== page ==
Do you have any further research planned?
Lucas: One thing that I think that would be very exciting is to study what’s happening in the tissue. This is not something we’re yet capable of doing because in our cohorts, we don't have access to these samples. Our study was restricted to clinical analyses and imaging of the heart with investigation of immune cells and molecules from blood samples, but we didn’t do any cellular analysis of the affected tissue since this would require biopsies. So future studies with colleagues who may have collected such biopsies during care of these patients can hopefully corroborate our findings from the blood using tissue samples.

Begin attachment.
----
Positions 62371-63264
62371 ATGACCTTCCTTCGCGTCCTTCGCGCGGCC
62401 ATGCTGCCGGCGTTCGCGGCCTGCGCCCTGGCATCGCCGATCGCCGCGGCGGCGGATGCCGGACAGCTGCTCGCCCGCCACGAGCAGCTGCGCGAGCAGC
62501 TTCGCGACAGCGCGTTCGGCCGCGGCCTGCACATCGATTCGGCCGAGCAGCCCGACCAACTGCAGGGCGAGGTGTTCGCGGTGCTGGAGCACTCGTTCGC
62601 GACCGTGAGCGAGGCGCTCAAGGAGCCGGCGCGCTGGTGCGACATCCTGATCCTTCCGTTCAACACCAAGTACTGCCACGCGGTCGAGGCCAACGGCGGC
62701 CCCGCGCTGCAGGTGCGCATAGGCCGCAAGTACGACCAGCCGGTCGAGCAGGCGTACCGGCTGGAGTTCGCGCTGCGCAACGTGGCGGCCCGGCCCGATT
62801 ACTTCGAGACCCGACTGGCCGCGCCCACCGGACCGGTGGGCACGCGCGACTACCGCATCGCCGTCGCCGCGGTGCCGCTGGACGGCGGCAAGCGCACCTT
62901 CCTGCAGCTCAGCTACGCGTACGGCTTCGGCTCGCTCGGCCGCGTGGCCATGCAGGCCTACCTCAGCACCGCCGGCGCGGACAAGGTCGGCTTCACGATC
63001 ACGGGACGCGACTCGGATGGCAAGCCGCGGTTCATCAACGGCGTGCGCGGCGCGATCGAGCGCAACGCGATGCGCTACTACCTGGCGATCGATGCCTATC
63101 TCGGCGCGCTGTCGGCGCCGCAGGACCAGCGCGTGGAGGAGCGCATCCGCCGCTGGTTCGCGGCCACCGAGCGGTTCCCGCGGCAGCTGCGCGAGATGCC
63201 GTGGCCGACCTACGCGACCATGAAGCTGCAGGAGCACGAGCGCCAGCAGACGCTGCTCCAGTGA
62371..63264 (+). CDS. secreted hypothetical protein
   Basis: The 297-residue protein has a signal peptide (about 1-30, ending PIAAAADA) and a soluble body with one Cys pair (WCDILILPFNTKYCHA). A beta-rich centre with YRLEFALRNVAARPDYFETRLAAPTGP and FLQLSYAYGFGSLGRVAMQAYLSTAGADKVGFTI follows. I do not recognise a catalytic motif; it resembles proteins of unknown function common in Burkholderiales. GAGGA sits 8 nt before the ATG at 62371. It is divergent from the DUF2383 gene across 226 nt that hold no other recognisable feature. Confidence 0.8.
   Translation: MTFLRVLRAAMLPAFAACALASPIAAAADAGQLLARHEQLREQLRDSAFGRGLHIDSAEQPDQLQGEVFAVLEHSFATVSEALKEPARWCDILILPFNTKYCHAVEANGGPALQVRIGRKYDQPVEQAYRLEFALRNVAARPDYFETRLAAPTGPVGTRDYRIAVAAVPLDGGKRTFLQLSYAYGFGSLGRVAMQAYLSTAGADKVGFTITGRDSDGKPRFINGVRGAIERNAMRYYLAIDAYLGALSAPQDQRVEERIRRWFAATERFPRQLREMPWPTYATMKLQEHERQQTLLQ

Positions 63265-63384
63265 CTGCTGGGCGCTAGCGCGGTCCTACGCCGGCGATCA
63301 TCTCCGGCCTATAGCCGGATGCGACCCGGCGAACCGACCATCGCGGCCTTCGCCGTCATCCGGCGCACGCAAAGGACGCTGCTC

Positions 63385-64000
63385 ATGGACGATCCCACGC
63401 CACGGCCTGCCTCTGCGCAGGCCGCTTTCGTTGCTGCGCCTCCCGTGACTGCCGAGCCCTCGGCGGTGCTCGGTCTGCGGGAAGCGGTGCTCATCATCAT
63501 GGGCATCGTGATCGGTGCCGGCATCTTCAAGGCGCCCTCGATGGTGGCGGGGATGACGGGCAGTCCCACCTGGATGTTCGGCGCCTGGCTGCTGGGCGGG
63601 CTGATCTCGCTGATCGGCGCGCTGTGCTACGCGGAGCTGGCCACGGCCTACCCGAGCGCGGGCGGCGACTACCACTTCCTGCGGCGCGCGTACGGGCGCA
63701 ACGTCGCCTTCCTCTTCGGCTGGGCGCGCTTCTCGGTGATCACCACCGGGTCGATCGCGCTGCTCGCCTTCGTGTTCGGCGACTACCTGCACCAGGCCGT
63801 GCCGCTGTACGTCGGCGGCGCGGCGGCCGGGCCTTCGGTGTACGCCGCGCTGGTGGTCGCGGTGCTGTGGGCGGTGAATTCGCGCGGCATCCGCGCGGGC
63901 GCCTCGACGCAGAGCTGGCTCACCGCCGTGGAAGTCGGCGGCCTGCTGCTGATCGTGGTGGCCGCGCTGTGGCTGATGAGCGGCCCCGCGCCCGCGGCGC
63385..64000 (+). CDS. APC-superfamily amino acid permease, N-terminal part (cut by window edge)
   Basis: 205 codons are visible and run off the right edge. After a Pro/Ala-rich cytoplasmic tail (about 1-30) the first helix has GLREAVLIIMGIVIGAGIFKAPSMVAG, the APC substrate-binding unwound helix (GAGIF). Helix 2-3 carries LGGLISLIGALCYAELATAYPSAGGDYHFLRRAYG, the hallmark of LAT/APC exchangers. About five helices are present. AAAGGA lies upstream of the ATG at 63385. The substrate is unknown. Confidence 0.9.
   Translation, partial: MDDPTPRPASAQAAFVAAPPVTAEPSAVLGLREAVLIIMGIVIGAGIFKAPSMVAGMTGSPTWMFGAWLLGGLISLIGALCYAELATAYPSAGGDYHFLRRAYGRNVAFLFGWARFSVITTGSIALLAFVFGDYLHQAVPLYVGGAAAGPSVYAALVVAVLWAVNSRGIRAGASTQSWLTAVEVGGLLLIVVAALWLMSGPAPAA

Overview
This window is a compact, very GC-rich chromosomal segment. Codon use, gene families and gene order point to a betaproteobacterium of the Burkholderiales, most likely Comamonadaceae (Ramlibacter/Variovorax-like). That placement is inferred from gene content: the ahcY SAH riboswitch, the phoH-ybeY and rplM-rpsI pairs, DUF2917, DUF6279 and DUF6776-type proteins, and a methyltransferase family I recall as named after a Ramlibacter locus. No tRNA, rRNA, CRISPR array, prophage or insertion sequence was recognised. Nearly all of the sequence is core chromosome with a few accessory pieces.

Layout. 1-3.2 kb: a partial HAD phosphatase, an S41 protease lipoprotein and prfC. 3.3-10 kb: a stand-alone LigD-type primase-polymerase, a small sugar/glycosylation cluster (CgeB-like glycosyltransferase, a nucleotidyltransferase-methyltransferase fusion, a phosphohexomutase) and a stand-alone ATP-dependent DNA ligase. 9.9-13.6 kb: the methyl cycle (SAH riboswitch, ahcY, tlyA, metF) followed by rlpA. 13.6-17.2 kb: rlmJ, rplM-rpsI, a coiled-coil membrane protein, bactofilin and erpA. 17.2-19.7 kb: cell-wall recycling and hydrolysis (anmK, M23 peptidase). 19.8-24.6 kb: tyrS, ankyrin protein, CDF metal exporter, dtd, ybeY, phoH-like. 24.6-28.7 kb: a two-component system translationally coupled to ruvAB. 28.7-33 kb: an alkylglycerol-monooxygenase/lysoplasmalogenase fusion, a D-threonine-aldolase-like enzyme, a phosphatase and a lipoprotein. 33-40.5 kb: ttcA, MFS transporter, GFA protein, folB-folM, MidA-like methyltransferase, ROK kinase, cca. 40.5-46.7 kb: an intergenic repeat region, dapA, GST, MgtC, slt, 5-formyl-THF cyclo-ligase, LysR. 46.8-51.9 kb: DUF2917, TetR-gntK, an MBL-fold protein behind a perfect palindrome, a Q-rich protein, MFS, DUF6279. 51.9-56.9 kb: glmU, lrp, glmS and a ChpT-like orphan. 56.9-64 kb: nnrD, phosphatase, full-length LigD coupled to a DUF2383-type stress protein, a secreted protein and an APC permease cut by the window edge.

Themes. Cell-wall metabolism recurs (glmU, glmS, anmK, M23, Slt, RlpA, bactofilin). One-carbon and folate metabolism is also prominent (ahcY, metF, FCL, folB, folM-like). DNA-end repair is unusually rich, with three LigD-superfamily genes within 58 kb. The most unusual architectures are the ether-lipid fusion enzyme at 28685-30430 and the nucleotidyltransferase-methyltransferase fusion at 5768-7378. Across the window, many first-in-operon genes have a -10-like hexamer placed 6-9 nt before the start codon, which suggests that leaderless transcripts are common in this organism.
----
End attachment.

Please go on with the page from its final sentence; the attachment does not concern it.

Anything else you would like to add?
Iwasaki: I want to emphasize that it’s important to study these events in a rigorous manner. We’re hearing a lot on Twitter that people are very appreciative that we are actually studying this and not dismissing the cases. And the more we understand, the less fear that people will have about these things. So I think it’s important that we continue to study these events as they emerge.